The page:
“Never doubt that a small group of thoughtful, committed citizens can change the world; indeed, it’s the only thing that ever has.” -Margaret Mead
I am in awe of the collective action and community organizing that we have been seeing across the Middle East and North Africa this winter. On Martin Luther King Jr. Day I felt glued to the radio, listening as the news cycled through reports on the increasingly successful protests in Tunisia, the vote to secede in Southern Sudan, and excerpts from King’s “I Have a Dream” speech, the words ringing out as powerfully that day as when it was first delivered. I couldn’t stop tears from welling into my eyes as I thought of all the remarkable, brave men and women who have stood up and are standing up for justice, for freedom, for what they knew was right.
Not long afterwards, I was actually sitting in a meeting working on developing a curriculum about community organizing to address systemic issues that prevent people from living healthfully. We were discussing historic examples of collective action, successful and unsuccessful, when one of my colleagues’ phone went off. He looked down at it then looked up, a grin spreading across his face. ”Mubarak just announced he would step down from the presidency of Egypt,” he said. I’m sure I’m not the only one who had shivers all over their body as we erupted into applause. Awe inspiring. And now it is heartbreaking to see the horrific violence being used against the people in Libya, Yemen, and Bahrain as they stand up and cry out for rights that so many of us take for granted.
I’m a strong believer in the importance of community, and building shared narratives and uniting to work for greater equality. I can’t even express how I feel watching the tides of protests swelling in different places across the world. I just keep saying over and over again, “awe inspiring.” Yet I also feel passionately that the first stones laid on the paths that lead us either toward inequality or equality, towards compassion and peace or division and violence start on a small scale. With each of us individually. With our efforts to smile at each other and see everyone who crosses our path as another human being, not as some role they fill. And, call me a starry-eyed, pie-in-the-sky, naive idealist, but I truly believe that sharing a meal with someone can be a huge first step to appreciating them and seeing where they come from.
It all makes me think of Stone Soup. Do you know that story? A traveling stranger arrives in a village, weary and hungry. He asks the villagers to share some food but each refuses him in turn. Finally he announces, very well, he shall simply make a pot of soup from a rock and some water. Curious, the villagers come to watch as the man cooks. He stirs and smells the soup saying, “mmm, this will be so delicious. But, it would be even more delicious if I just had an onion or two.” ”Oh, well, I have an onion to spare,” pipes up one of the villagers, and she runs home and brings it back to add to the soup. Well, the same thing happens as the stranger muses about how much better the soup would be with carrots, then potatoes, then greens, then chicken, and so on. And, with each individual ingredient one of the villagers realizes he could indeed spare that one thing, until finally there is a huge pot of steaming soup, enough to share with everyone. And, as the stranger and the villagers all eat together they are amazed at what a good soup you can make from a stone.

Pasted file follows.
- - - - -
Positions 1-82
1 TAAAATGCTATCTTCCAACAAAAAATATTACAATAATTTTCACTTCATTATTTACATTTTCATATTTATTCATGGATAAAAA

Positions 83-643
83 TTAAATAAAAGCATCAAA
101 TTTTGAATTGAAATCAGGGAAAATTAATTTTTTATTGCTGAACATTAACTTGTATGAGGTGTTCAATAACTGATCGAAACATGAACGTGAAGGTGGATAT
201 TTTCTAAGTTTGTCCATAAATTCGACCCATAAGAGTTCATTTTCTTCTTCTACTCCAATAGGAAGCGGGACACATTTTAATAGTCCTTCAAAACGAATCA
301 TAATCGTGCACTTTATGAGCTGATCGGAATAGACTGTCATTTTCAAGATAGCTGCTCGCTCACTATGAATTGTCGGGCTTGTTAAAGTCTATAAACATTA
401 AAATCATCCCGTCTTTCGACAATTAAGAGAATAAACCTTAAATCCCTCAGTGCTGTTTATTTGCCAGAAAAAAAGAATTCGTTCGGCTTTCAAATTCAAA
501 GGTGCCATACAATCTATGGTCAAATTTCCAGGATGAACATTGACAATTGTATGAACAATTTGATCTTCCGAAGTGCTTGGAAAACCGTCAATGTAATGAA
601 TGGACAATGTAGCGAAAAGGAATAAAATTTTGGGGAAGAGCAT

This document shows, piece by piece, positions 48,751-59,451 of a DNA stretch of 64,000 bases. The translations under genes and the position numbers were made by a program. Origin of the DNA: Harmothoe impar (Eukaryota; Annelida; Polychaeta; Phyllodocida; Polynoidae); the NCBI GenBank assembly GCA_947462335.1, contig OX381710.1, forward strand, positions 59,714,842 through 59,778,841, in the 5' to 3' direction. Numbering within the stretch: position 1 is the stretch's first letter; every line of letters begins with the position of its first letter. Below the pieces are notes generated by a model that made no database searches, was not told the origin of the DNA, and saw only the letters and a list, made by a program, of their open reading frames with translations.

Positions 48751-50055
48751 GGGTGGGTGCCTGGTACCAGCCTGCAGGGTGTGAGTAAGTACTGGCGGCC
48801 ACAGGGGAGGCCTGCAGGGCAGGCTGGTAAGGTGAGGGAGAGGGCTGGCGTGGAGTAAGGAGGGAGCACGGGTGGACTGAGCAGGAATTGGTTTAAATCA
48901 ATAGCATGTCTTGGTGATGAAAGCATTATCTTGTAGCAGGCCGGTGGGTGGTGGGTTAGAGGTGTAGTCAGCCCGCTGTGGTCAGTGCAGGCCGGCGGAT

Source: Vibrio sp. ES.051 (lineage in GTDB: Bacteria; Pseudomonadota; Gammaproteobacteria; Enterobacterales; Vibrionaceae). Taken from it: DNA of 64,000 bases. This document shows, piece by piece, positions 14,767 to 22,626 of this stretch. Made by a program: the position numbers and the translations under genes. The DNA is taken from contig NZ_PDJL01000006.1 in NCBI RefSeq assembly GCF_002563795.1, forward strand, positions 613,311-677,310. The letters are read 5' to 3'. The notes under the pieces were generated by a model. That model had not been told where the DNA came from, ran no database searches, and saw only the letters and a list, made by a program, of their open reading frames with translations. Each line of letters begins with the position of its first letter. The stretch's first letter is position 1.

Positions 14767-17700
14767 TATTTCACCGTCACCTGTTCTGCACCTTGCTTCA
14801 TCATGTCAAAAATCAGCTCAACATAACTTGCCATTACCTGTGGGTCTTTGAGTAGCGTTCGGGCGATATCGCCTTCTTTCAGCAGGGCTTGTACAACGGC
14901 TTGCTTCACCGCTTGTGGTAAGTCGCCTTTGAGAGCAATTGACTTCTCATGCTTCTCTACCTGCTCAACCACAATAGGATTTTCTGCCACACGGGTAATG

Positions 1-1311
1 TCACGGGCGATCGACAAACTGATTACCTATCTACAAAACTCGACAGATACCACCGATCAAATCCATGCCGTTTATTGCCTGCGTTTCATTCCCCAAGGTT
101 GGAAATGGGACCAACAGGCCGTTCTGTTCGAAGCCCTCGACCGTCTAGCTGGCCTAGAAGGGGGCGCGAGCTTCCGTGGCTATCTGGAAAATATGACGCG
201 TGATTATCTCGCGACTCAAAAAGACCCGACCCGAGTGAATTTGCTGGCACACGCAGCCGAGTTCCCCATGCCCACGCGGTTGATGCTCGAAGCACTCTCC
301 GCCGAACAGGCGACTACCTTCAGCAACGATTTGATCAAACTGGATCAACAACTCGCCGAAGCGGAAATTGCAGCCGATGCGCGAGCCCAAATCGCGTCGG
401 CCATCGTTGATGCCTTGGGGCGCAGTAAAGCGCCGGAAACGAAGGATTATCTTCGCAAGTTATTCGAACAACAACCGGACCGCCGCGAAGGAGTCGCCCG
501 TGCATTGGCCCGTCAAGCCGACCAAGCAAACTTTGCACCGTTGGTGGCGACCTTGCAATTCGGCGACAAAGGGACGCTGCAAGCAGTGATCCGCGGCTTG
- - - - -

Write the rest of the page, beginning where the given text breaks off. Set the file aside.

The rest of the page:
It’s a wonderful story, illustrating everything from what you can accomplish when everyone contributes just a little bit to how working together can unite both people who know each other and strangers. And stone soup works, by the way. I’ve tried it, and as long as the “stone” you start with is a big ol’ onion, some bay leaves, white wine and good chicken stock, you can have people bring whatever vegetables or other savory goodies they happen to have, and it tends to turn out a pretty tasty pot of soup. This deliciously fragrant, hearty soup isn’t technically stone soup (I provided all the ingredients myself), but it’s close since I made it with what I had on hand and then served it to friends. And that’s what I intend to continue to do. For the moment I will be praying for the people protesting, praying that there will be an end to the violence. And sure, I may join some protests or organize movements in my neck of the woods at some point. But most especially I want to smile at people, get to know them, and invite them over for dinner.
Sausage, Potato, and Cabbage Soup (serves 6-8)
- 1 1/2 or so lbs. sweet Italian sausage
- 1 Tbs. olive oil
- 1 large yellow onion, chopped
- 2 carrots, finely chopped
- 2-3 garlic cloves, minced
- 2 bay leaves
- 1/2 tsp. red pepper flakes
- 2 cups white wine
- a couple cups red potatoes, cut into 2 inch chunks
- 1 small-medium green or savoy cabbage, thinly sliced
- 4 cups chicken or vegetable stock
- 1 cup water
- salt and pepper to taste
- grated parmesan for serving
- Squeeze the sausages out of their casings and cook over medium heat in a soup pot, stirring to break them into smaller chunks, until they are browned. Scoop the cooked sausage out with a slotted spoon into a bowl, leaving any drippings in the pot. Set aside. Add the olive oil, onion, and carrot and cook for about 5 minutes, until the onion is soft. Stir in the garlic, bay leaves, and red pepper flakes, cook for one minute.
- Then add the white wine and use your spoon to scrape any browned bits from the bottom up into it. Let everything come to a simmer, then add the potatoes and cabbage and stock and water. Cover and cook for about 10 minutes (it should be boiling).
- Uncover, stir, add the sausage back in (if you want you could also add a can of white beans), then cover back up and cook for another 10-15 minutes, until the potato is tender. Add salt and pepper to taste, then serve with grated Parmesan on the side to sprinkle on top.